Principles for a Data Economy (with the American Law Institute, ALI)

Quick Facts

Project Type: Instrument
Procedure: Regular
Adopted: CD 2018/2 (On Projects)
Project Period: February 2018–September 2021


The law governing trades in commerce has historically focused on assets, and on trade in items, that are either real property, or goods, or rights (including shares, contract rights, intellectual property rights, licenses, etc). With the emergence of the data economy, however, tradeable items often cannot readily be classified as goods or rights, and they are arguably not services. They are often simply ‘data’, which may be considered as any piece of information recorded in any form or medium.

Both in the US and in Europe, the data economy is beginning to trouble stakeholders, such as consumers, data-driven industries, and start-ups, because there is uncertainty as to the applicable legal rules and doctrines. Concerns range from manifest uncertainty of the law, potentially inhibiting innovation and growth, to a loss of control by governments, legislatures and judiciaries, to serious issues of consumer protection and fundamental rights. More fundamentally, there is already uncertainty about what rights parties ‘own’ and can trade in, eg, who ‘owns’ the data generated by an activity such as driving a connected car, what are the attributes of that data and rights related to it, and who might have to pay compensation to whom for exploiting the data’s economic potential. This uncertainty undermines the predictability necessary for transactions in data and has resulted in lawmakers and the courts grappling with these issues.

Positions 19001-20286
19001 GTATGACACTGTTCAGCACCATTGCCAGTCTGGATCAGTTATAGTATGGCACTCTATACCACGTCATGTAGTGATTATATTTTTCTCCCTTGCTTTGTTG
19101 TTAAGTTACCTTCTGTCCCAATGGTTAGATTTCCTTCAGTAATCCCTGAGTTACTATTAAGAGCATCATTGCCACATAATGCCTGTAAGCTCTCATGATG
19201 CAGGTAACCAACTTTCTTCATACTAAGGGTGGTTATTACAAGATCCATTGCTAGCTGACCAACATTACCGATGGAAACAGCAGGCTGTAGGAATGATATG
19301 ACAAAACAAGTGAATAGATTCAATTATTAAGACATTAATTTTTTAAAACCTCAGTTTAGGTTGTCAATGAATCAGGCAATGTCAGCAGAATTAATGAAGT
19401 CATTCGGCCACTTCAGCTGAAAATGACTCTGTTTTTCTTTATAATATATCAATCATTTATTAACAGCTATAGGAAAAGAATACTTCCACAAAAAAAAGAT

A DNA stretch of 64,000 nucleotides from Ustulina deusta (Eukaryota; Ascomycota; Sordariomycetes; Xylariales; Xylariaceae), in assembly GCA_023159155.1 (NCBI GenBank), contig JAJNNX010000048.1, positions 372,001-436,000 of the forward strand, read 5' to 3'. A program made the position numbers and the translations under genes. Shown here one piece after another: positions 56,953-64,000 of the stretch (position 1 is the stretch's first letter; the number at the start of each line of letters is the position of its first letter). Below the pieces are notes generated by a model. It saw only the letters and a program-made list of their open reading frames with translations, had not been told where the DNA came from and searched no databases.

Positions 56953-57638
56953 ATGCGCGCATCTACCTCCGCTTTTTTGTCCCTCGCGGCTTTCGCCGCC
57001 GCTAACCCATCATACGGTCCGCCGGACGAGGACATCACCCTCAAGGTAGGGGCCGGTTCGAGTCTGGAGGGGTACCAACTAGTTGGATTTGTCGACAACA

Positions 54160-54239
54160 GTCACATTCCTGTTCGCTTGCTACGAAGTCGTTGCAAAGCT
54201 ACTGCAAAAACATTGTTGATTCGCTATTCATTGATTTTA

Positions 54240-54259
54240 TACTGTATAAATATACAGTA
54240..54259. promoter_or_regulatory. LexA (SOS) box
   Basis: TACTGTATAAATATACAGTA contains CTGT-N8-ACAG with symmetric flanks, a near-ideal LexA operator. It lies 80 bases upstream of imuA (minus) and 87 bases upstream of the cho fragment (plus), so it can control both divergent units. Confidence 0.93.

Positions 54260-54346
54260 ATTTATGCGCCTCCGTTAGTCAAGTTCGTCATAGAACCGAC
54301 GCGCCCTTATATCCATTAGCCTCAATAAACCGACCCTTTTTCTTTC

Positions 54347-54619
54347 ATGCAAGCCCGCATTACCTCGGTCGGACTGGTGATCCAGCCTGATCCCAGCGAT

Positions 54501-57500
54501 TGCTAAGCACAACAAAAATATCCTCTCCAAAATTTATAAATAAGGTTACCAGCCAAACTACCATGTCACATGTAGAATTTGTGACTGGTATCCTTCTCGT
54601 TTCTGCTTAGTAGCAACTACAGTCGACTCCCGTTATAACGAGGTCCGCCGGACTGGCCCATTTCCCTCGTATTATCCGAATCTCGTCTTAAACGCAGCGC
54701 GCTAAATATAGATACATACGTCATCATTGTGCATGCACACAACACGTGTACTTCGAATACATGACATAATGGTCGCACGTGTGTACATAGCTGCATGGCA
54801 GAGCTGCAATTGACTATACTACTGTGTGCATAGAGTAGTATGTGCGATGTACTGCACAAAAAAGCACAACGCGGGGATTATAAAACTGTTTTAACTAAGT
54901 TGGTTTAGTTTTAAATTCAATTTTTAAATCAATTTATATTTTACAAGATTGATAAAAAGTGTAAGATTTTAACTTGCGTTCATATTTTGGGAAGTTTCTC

This project, conducted as a joint project of the ELI and the American Law Institute (ALI), will study, identify, and collate the existing and potential legal rules applicable to transactions in data as an asset and as a tradeable item and assess the ‘fit’ of those rules with these transactions.

The project aims to produce a set of transnational Principles that can facilitate the drafting of model agreements or provisions to be used on a voluntary basis by parties in the data economy. They can also be used as a source for inspiration and guidance for courts and legislators worldwide. Because data does not have a ‘location,’ the goal would be to have a common set of Principles that would apply wherever the parties happen to be.


While the exact issues to be addressed by the Principles for a Data Economy (and the order in which they are addressed) would need to be defined after more preparatory work has been conducted. It is to be expected that the Principles could, by way of example, include the following parts: (a) General Provisions; (b) Entitlements with Regard to Data; (c) Lawfulness of Control and Processing; (d) Transactions in Data; (e) Security Interests in Data; and (f) User-Generated Data.

From October 2016 to February 2018 a Feasibility Study for the project was carried out, resulting, inter alia, in a 'Draft Framework for Discussion' prepared by Christiane Wendehorst, Neil Cohen and Steven O Weise and presented at the ELI Annual Conference 2017. Following the New York meeting on 15—16 February 2018, the document has been totally rewritten and is in the course of being further amended. However, a draft version can be found here.



Project Reporters

  • Christiane Wendehorst
  • Neil Cohen

Project Co-Chairs

  • Lord Thomas of Cwmgiedd
  • Steven O Weise

Further Project Team Members

  • Bénédicte Fauvarque-Cosson
  • Radim Polčák
  • Sjef van Erp
  • Friedrich Graf von Westphalen

The ELI is particularly grateful to the Fritz Thyssen Foundation for their financial support.